Donovan Wolfington: How To Treat The Ones You Love Review

todayOctober 14, 2015 11

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By: Troy Burke

Donovan Wolfington: How to Treat the Ones You Love Artist: Donovan Wolfington
Album: How To Treat The Ones You Love
Label: Topshelf Records
Release Date: August 21, 2015

Donovan Wolfington has been making waves in the New Orleans scene since their 2013 release, Stop Breathing. After releasing that and an EP in 2014, the band doesn’t seem to be slowing down. How to Treat the Ones You Love is much darker than the previous work, and also has more of a cleaner and toned down sound.

Losing a band member for whatever circumstances is hard to deal with as an established band trying to write and record a new album. Singer and keyboardist Savannah Saxton left the band right before the recording process leaving Donovan Wolfington a member short. To make matters even worse, their studio manager Rick Naisier suddenly passed from a rare bone marrow disorder. Even though this happened at the beginning of the recording process the band pressed on and finished the record.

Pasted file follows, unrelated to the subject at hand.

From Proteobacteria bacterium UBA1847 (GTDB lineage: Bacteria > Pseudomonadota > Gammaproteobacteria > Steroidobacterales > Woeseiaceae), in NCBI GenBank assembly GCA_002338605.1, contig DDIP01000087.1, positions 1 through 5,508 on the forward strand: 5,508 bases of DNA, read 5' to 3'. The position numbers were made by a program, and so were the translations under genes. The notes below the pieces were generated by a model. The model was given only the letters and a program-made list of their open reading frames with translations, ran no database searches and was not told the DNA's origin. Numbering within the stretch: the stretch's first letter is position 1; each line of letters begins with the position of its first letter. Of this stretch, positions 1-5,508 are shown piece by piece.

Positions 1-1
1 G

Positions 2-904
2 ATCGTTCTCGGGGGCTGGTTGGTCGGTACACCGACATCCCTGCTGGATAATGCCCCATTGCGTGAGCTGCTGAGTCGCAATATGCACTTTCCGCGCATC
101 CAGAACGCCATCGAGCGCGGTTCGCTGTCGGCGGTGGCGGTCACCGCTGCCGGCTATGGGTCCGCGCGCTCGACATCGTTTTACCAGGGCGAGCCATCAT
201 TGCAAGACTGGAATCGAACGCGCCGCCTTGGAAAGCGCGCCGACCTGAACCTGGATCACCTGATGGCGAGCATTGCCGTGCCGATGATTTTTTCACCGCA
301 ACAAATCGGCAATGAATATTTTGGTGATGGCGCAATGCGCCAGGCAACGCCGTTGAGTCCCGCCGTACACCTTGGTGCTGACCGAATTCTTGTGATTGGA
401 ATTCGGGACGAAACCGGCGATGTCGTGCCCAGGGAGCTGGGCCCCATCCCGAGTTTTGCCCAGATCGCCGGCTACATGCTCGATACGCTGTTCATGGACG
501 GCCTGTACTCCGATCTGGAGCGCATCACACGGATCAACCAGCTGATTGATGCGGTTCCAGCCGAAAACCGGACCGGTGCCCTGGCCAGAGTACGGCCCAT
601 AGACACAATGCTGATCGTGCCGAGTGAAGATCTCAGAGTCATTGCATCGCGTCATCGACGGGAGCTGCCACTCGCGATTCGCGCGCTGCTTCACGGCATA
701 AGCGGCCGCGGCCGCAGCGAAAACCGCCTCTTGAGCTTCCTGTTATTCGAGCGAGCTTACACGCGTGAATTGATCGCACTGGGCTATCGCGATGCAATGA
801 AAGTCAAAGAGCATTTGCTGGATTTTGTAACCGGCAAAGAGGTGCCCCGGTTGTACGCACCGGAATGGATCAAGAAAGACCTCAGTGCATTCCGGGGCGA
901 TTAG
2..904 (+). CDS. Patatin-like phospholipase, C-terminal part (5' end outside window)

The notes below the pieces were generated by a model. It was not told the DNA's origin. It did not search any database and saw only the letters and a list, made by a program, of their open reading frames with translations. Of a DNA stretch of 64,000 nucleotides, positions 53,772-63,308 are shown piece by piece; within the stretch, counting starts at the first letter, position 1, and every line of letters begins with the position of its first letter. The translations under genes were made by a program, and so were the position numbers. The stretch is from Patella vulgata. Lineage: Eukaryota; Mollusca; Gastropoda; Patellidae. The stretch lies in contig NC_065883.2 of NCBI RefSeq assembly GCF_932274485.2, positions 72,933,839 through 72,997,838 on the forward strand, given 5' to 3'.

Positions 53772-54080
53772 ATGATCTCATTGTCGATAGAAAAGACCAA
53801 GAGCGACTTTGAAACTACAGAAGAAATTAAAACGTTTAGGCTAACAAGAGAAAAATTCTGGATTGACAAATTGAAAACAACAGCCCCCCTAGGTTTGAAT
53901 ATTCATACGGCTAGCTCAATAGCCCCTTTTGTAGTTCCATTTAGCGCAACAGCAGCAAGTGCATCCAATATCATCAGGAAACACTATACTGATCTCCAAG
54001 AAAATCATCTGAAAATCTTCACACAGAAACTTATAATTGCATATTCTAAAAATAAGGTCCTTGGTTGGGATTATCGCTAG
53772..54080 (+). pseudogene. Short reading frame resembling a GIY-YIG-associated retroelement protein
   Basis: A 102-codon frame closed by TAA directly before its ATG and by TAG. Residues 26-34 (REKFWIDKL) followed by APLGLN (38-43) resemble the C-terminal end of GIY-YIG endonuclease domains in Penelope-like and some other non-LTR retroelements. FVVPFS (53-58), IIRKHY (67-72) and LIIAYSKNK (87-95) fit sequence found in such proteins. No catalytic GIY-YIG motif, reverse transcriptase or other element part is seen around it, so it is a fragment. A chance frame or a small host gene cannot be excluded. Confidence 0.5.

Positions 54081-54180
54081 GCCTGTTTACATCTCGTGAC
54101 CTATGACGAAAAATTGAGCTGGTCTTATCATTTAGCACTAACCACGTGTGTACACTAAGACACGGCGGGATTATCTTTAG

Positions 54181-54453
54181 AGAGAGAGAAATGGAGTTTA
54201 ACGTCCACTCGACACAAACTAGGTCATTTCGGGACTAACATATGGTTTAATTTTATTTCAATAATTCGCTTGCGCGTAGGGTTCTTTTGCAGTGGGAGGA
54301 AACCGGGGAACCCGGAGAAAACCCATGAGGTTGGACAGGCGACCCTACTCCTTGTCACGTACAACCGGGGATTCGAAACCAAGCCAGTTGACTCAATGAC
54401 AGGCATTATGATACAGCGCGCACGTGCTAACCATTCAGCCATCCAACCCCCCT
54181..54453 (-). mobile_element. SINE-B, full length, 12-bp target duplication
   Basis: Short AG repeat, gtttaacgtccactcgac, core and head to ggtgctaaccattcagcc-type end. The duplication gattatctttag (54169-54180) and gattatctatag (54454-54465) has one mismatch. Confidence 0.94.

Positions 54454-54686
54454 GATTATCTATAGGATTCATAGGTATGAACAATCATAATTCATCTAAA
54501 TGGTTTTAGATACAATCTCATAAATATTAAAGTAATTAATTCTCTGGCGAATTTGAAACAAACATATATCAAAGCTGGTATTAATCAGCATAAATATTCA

Tracks like “Solo Cup” and “Mercurus” sound like they belong on the last record. They have all the standard elements of good pop punk like catchy riffs and vague lyrics about a girlfriend that has just left. Other tracks like “Hxc Punk” and “Locust” you can hear the emotional ride that these guys were going through while making the album. “Hxc Punk” is a primal scream let out in frustration and anger. “Hxc Punk” starts out with loud feedback you would expect on a heavier band’s album like Trash Talk. Then you hear a guitar solo that probably belongs on an early Black Flag album. Singer Neil Berthier repeats with his 80’s hardcore growl mixed with a lot of rage,“You’re a leech” throughout the breakdown. After another solo inspired by hardcore punk of the past Bertheir yells in a condescending tone “hey come on there’s no need to get pissed.” “Locust” has an interesting spoken word clip that sounds like a pastor giving a sermon on a Sunday afternoon discussing topics like shame and how to deal with it. After the strange sermon, a sludgy guitar followed by more spoken word advising that “if you keep this locked up inside/ you’re not going to get better.” Clearly it is a release for Donovan Wolfington to write heavier tracks like this even though most of their work is considered pop punk.

Overall, How to Treat the Ones You Love is a great album that shows how diverse Donovan Wolfington can be even in the face of a tragedy. This isn’t just another record to burn through. Sit back and pay attention to this one.


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